/dev/ is the part of the Unix directory tree that contains all “device” files — Unix traditionally treats just about everything you can access as a file to read from or write to.
sd originally identified an SCSI device, but since the wild growth of USB (and other removable) data carriers it became a catch-all for any block device (another Unix term; in this context, anything capable of carrying data) that wasn’t already accessible via IDE. When SATA came around, the developers figured it’d be much easier and much more convenient for everyone to add it to the existing framework rather than write a whole new framework.
The letter immediately after sd signifies the order in which it was first found — a,b,c…z, Aa…Az… etc. (Not that there are many situations in the real world where more than 26 discrete block devices are on the same bus…)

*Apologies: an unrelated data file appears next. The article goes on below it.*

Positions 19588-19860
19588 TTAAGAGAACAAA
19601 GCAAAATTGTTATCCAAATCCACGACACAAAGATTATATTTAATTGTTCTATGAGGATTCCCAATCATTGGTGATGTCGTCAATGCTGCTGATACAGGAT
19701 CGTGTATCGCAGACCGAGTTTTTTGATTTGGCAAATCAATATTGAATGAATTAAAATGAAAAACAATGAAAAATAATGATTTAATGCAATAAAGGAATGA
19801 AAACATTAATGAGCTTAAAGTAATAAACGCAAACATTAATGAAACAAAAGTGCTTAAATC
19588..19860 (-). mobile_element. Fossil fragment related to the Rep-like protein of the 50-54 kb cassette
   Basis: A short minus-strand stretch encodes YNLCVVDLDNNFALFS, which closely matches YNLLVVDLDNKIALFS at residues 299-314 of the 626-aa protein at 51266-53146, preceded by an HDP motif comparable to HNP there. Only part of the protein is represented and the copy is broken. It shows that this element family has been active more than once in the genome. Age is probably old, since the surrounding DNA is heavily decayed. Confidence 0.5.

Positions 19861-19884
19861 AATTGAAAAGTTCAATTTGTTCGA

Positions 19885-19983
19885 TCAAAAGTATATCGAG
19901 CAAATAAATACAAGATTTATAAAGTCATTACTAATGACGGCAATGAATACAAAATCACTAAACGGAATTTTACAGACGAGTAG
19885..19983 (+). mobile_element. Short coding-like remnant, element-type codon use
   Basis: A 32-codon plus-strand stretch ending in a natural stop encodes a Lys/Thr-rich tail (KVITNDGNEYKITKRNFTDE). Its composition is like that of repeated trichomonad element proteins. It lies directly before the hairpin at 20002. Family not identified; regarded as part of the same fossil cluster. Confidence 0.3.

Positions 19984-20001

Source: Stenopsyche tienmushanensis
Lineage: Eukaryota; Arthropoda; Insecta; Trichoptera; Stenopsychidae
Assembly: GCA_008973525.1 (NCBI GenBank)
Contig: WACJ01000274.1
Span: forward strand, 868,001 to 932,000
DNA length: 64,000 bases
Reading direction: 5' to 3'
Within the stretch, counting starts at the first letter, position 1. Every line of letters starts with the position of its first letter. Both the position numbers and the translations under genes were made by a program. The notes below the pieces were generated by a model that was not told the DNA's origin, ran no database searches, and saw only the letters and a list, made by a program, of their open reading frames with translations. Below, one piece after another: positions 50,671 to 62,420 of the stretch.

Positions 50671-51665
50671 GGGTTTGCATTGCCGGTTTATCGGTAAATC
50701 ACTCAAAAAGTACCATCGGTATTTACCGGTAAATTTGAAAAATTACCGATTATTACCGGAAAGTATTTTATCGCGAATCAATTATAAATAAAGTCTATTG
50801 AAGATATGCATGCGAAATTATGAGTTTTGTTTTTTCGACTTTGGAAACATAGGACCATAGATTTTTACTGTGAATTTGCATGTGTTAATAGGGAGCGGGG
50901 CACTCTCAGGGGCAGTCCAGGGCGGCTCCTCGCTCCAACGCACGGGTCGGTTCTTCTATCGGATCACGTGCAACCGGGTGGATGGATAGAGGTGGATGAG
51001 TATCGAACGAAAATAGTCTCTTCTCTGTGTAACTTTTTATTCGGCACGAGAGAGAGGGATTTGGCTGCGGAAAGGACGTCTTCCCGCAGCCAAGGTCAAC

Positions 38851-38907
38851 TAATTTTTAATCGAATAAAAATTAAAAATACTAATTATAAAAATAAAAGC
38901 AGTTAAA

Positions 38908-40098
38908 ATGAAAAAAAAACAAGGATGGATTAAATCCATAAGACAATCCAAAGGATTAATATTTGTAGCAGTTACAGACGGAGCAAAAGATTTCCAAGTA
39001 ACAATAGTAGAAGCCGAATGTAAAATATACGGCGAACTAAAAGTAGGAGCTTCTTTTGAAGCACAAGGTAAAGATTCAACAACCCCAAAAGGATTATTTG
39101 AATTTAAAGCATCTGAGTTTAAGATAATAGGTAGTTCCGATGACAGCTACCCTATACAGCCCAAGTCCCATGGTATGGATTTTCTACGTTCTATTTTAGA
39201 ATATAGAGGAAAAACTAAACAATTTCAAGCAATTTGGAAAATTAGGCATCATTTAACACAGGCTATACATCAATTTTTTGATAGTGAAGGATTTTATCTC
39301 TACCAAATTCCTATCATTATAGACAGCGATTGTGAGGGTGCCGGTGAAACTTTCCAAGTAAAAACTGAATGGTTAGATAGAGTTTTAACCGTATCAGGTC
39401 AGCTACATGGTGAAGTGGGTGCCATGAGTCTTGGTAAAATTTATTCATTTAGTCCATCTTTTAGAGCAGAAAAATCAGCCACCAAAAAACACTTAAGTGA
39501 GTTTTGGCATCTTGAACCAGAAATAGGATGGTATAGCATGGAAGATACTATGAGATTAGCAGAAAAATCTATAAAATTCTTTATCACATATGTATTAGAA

what is meant by (hd0,1)?
Grub is a bootloader. -> “A bootloader is a program that is found by the system BIOS in the boot sector of your storage device (hard drive’s Master boot record), and which locates and starts your operating system for you.”
Grub has its own format/syntax for finding an HD location that’s different from the syntax the Linux OS uses:
(hd0,5) = sda5
(hd2,8) = sdc8
(hd1,3) = sdb3
Not to be confusing, but Grub is still going through a transition from the original grub, Grub legacy, to Grub2, a rewritten and updated version. In the above example, the syntax is correct for Grub2 but incorrect for Grub legacy. Most distros now use grub2 but not all of them.